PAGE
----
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IMDb’s CEO Says Hollywood Should Embrace Tech: ‘There Are Better Ways to Tell Their Stories’

British computer engineer and movie buff Col Needham founded the Internet Movie Database in 1990, starting it as a fan-operated film and TV database on the Usenet group rec.arts.movies and migrating it to the then-new web in 1993. The company, a Hollywood resource for celebrity and contact info as well as movie dates, casts and crew, was gobbled up by Amazon in 1998.

To date, Needham has seen and rated more than 14,700 films. He’s watched more than 1,200 new films in the last 18 months alone, which works out to more than a quarter of his waking hours, if you assume a typical two-hour run time. Right now he’s high on the 2023 Sundance Festival romantic comedy offering “Rye Lane,” though his favorite film of all time remains Alfred Hitchcock’s 1958 thriller “Vertigo.”

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But Needham hardly fits the stereotype of the crusty, old-school movie critic who deplores digital advances in entertainment. He launched a computer games software business at age 14 and continues to approach technology with fascination, not fear.

“The vision has remained the same, but the way you do it is constantly evolving,” Needham told TheWrap for this week’s Office With a View. “There are better ways for storytellers to tell their stories and reach an audience, and IMDb just wants to help people achieve those skills.

“The crazy thing is, if you ask [Amazon’s] Alexa an entertainment-related question, there’s a really good chance she will answer using IMDb data. If you had told me in 1990 that someone would just walk into a room and talk to a device this [small] in order to search IMDb, I’d be like, ‘That’s something from a science fiction movie.'”

This interview has been edited for length and clarity.

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Speaking of innovation, Amazon’s streaming service IMDb TV recently rebranded as Amazon Freevee and announced plans to unveil more original series and movies. How do you feel about the new name?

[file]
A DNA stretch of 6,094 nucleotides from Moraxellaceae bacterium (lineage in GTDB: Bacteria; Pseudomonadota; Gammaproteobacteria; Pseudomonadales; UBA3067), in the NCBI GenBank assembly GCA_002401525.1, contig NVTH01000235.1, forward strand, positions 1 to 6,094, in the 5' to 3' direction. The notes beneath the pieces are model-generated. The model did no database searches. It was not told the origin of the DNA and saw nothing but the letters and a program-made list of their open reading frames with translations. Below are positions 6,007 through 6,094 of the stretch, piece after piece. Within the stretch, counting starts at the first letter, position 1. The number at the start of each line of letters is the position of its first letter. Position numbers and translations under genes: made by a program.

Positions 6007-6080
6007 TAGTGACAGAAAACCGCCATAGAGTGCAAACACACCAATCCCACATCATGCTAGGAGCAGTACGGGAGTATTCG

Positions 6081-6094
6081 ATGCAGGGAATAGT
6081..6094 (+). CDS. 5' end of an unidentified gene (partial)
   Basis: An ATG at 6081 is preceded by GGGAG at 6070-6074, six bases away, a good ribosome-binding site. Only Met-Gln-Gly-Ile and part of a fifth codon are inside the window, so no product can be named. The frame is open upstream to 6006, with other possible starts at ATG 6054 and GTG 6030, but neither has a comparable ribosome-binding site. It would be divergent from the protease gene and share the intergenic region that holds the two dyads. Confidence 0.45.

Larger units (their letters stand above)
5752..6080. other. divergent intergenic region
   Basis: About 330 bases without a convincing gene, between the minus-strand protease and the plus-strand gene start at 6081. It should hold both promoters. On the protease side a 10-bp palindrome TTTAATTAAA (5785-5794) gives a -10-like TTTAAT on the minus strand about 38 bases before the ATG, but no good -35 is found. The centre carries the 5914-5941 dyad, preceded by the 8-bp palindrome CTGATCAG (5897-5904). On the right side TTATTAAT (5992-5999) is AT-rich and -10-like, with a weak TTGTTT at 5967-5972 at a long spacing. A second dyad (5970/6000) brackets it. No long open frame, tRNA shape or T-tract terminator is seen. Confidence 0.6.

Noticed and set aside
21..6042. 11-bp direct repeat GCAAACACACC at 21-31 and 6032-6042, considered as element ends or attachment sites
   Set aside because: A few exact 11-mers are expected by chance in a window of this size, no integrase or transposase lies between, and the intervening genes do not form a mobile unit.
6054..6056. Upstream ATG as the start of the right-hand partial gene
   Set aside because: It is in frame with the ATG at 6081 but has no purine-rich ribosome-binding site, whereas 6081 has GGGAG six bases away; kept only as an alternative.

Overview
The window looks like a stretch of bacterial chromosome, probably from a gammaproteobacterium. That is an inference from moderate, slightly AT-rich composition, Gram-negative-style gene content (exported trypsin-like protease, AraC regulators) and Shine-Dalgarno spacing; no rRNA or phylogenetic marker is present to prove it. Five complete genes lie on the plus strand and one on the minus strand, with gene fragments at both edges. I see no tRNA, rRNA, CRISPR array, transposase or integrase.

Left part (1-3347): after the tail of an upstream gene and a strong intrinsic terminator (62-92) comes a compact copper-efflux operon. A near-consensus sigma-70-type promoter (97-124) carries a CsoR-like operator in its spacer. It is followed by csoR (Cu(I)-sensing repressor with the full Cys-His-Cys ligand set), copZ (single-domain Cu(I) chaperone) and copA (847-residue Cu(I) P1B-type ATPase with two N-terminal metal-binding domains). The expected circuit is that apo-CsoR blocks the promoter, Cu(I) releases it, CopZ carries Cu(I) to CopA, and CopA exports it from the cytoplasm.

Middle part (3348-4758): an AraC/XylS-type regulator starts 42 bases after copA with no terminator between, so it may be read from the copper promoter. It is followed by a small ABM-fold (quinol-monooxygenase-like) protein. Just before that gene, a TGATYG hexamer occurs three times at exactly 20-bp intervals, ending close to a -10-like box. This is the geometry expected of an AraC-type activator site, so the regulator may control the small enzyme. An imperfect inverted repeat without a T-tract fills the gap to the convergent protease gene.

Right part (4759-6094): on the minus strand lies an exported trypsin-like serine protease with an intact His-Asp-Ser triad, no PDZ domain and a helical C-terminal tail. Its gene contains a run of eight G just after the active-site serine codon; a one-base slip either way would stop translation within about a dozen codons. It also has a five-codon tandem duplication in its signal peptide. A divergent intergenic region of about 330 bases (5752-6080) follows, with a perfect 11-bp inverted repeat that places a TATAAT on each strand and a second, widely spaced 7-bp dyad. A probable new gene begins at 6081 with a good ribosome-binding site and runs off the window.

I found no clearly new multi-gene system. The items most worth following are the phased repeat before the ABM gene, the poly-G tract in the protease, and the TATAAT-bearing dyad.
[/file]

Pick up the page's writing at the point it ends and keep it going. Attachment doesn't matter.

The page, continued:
Completely, completely fine. The service is operated by Prime Video. They get to choose the name. I’m perfectly happy, fine and good with that.

In 1998, the year Amazon bought IMDb, Jeff Bezos’ net worth was around $1.6 billion. Lately it’s been around $135 billion. How does it feel to look back on meeting him for the first time in 1998?
It’s an honor to be able to call him a friend. Not only is he a friend, genuinely he is my big business hero. He is so smart. He’s so customer-obsessed.

That first meeting was in a hotel room in London in January of 1998. We were running as a small independent company, with people all around the world. We were not looking to sell at all. We were invited to this meeting with Jeff and with someone else from Amazon. We thought we were going to talk about an advertising deal.

“We’re not here to talk about an ad deal,” he told me. “Jeff explained how Amazon was going from selling books, to music, and then onwards to video, including VHS tapes and these shiny new round things called DVDs.”

On April 24, 1998, IMDb became a wholly owned subsidiary of Amazon.com. We were their first acquisition, along with a U.K. bookseller and a German bookseller. That was 25 years ago.

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One of IMDb’s latest innovations is a partnership with TikTok, providing a new feature that allows TikTok users to link movie titles in the videos they create. Can you tell us the thinking behind that?
One of my one of my big things is that basically everybody has a story to tell. And everybody loves a good story. And now, thanks to these services like TikTok, it’s very easy to become a storyteller, to reach an audience.

We have room on the database for any kind of content. One of the things that we’ve expanded into more recently is music videos and podcasts — now it’s all listed on IMDb. Somebody can make a web series, or a short film, and if they can upload it somewhere on to YouTube or another service where people can watch it. It gets an IMDb page, and people can now follow them on IMDb. And if a short film by a favorite creator references a 1930s horror movie, the audience can click on that and then they arrive on IMDb. And usually we can direct you where to watch the thing as well.

You’re changing things up with IMDb Pro, which a lot of people in Hollywood rely on. Can you share the thinking behind that?
We launched a free-tier version of IMDb Pro towards the end of last year. So you can still subscribe to IMDb Pro as you’ve always been able to do, but now people can register for Pro for free and get the opportunity to provide information about themselves that will help them get hired, help them get get discovered. We are trying to do our best to help the industry become much more diverse and more inclusive, more equitable.

Does technology still leave room for the traditional film or TV critic to serve the consumer?
Once upon a time, you know, if you wanted to be a critic… you’d get a job at a magazine or a newspaper, and try and fight your way into the right department. And then you’d convince your conventional, typical, classic hard-nosed movie editor to “give the kid a shot.” Whereas now you can start small, you can write your own reviews on IMDb, on TikTok and other services. You can build that audience and build your knowledge as you’re doing whatever else you might be doing for a paid gig.

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